Hadoop on Remote Storage
The question regarding running Hadoop on a remote storage rises again and again by many independent developers, enterprise users and vendors. And there are still many discussions in community, with completely opposite opinions. I’d like to state here my personal view on this complex problem.
In this article I would call remote storage “NAS” for simplicity. I would also take as a given that remote storage is not the same HDFS, but something completely different – from standard storage arrays with LUNs mounted to the servers to different distributed storage systems. For all these systems I assume that they are remote, because unlike HDFS they don’t allow you to run your custom code on the storage nodes. And they are mostly “storages”, so they are using some kind of erasure encoding to save the space and make this solution more competitive.
If you are reading my blog for a long time, you might mention that it is the second version of this article. During the last year I was constantly thinking on this problem, and my position has shifted a bit, mostly based on the real world practice and experience.
Read IO Performance. For most of the Hadoop clusters the limiting factor in performance is IO. The more IO bandwidth you have, the faster your cluster would work. You won’t be surprised if I tell you that the IO bandwidth mostly depends on the amount of disks you have and their type. For example, a single SATA HDD can deliver you somewhat 50MB/sec in sequential scans, SAS HDD can give you 90MB/sec and SSD might achieve 300MB/sec. This is a simple math to calculate the total platform bandwidth given these numbers. Comparing DAS with NAS does not make much sense in this context, because both NAS and cluster with DAS might have the same amount of disks and thus would deliver comparable bandwidth. So again, considering infinite network bandwidth with zero latency, same RAID controllers and same number and type of drives used, DAS and NAS solutions would deliver the same read IO performance.
Write IO Performance. Here the things are getting a bit more complicated, and you should understand how exactly your NAS solution work to be able to compare it with Hadoop on DAS. HDFS stores a number of exact copies of the data, 3 by default. So if you write X GB of data, in fact they would occupy 3*X GB of disk space. And of course, the process of writing 3 copies of the data is 3 times slower than the process of writing a single copy. How does the most NAS storages work? NAS is an old industry and they clearly understood that storing many exact copies of the data is very wasteful, so most of them use some kind of erasure coding (like Reed-Solomon one). This allows you to achieve similar redundancy with storing 3 exact copies of the data with only 40% overhead with RS(10,4). But everything comes at cost, and the cost here is performance. For writing a single block in HDFS you have to just write it 3 times. With RD(10,4) to write a single block you have to calculate erasure codes for it either by reading other 9 blocks and writing out 4 of them, or having some kind of a caching layer with replication and background compaction process. In short, writing to it would always be slower than writing to the cluster with replication, this is like comparing RAID10 with RAID5, same logic of replication vs erasure coding.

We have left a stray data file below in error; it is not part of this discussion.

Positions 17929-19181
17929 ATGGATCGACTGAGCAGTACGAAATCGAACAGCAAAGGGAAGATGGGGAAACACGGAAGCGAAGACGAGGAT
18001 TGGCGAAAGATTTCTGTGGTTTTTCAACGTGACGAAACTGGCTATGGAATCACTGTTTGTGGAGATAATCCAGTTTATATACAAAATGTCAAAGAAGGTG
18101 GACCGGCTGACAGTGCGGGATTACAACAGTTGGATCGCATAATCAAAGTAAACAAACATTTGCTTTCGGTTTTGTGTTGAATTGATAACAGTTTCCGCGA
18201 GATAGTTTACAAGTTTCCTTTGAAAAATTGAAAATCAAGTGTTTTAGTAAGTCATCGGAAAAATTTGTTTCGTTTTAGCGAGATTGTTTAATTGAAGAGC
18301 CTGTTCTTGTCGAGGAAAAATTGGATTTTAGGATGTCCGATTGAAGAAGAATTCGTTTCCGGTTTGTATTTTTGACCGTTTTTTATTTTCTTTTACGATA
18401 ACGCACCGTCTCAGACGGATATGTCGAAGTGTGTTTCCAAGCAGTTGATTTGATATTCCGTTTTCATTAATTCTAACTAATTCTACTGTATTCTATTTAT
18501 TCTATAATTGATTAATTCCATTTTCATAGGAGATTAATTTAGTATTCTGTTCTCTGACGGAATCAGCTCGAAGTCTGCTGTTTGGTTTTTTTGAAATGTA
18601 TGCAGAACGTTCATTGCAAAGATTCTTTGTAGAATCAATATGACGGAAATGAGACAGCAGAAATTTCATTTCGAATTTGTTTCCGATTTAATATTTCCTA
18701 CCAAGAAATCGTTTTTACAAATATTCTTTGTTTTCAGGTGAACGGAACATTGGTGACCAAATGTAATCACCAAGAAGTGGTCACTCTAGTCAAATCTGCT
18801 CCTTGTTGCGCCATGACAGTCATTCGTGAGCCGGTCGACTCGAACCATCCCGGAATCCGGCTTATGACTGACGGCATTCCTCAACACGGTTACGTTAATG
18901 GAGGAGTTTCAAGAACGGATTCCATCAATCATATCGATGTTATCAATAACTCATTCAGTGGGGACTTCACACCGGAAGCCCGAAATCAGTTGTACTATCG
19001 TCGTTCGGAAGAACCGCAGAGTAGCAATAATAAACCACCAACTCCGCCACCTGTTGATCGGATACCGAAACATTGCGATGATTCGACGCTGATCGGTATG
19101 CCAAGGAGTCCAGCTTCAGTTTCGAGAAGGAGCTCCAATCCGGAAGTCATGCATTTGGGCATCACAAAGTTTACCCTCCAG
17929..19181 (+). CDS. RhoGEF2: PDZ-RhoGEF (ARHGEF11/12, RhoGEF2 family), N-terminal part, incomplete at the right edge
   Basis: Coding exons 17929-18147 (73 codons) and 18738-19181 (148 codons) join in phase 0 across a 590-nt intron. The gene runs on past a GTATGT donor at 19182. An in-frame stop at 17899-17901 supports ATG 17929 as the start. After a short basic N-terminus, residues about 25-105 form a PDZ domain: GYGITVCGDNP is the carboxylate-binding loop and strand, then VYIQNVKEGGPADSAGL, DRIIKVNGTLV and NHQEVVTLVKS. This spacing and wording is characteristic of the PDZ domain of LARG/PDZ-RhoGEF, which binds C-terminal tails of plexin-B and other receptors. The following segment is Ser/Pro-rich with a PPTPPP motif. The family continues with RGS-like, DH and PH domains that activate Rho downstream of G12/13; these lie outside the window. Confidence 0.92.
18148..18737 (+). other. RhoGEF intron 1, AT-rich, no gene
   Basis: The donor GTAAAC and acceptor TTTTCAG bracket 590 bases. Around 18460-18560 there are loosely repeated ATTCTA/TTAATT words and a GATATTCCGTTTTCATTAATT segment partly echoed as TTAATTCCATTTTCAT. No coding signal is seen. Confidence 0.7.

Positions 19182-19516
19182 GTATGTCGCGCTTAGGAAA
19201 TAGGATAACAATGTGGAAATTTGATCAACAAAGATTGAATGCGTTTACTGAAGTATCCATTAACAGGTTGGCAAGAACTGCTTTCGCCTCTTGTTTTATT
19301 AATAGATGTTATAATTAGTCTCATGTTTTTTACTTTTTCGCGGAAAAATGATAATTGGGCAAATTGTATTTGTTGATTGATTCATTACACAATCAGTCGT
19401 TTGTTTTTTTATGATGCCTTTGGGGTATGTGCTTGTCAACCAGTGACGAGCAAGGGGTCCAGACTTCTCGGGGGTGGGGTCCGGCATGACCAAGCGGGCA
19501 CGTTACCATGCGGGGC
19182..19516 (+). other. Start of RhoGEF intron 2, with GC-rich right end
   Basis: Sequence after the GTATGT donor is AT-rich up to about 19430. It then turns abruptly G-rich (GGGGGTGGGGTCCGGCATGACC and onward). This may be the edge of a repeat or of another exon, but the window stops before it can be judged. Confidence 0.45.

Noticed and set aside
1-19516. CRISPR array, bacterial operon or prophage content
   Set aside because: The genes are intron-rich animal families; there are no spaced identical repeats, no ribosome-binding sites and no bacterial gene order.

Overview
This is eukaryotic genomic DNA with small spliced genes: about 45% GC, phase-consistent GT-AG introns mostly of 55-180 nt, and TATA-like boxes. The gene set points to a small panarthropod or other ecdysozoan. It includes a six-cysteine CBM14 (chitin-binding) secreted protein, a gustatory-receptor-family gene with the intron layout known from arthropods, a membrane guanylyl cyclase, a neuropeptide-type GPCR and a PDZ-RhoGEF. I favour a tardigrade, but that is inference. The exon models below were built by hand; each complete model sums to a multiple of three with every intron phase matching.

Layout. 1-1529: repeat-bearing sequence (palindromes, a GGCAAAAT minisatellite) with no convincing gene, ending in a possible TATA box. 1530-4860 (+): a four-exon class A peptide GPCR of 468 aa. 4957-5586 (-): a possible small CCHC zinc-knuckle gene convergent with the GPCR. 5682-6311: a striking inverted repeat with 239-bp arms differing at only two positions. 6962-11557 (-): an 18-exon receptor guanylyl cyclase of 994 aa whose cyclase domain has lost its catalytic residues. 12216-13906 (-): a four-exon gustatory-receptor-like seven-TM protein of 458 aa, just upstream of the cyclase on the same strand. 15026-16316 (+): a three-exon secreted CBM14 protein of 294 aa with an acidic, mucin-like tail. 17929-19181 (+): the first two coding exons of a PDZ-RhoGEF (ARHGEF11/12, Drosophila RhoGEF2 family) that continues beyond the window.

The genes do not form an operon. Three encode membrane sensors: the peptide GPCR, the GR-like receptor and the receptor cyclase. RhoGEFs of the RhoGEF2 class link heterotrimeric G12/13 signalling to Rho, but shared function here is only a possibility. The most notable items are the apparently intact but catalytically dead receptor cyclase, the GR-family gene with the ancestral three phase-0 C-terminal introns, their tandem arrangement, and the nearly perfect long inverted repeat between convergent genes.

Read IO performance (degraded). In case you have lost a single machine or single drive in Hadoop cluster with DAS, your read performance is not affected – you read the same data from a different node that is still alive. But what happens in NAS with RS(10,4)? Right, to restore a single block with RS(10,4) you have to read up to 13 blocks, which would make your system up to 13 times slower! Of course, in most cases you encode sequential blocks and then read sequential blocks, so you can restore the missing one easier. But still, your performance would degrade 2x in best scenario and up to 13x in worst:
And if you think that the degraded case is not very relevant for you, here is the statistics of Facebook Hadoop cluster:
Data Recovery. When you are losing the node and repliacing it, how long does it take to recover the redundancy of your system? For HDFS with DAS you are just copying the data for under-replicated blocks to the new node. For RS(10,4) you have to restore the missing blocks by reading all the other blocks in its group and performing computations on top of them. Usually it is 5x-10x slower:
Network. When you run a Hadoop cluster with DAS, Hadoop framework itself tries to schedule executers as close to the data as possible, usually making a preference to local IO. In the cluster with NAS, your IO is always remote, with no exceptions. So the network becomes a big pain point – you should plan it very carefully with no oversubscription both between the compute nodes, and between compute and storage. Network rarely becomes a bottleneck if you have enough 10GbE interfaces, but the switches should be good, and you need much more of them than in solution with DAS. Here’s the slide from Cisco’s presentation regarding this subject:
Local Storage. Having remote HDFS might look like a good option, but what about the local storage on the “compute” nodes? Usually people forget that the same MapReduce stores intermediate data on the local storage, and the same Spark puts all the shuffle intermediate data to the local storage. Plus the same Hive and Pig are translated into MR or Tez or Spark, storing their intermediate results on local storage as well. Thus even “compute” nodes should have enough local storage, and the safest option is to have the same amount of raw …read more
Read more here:: Spark and related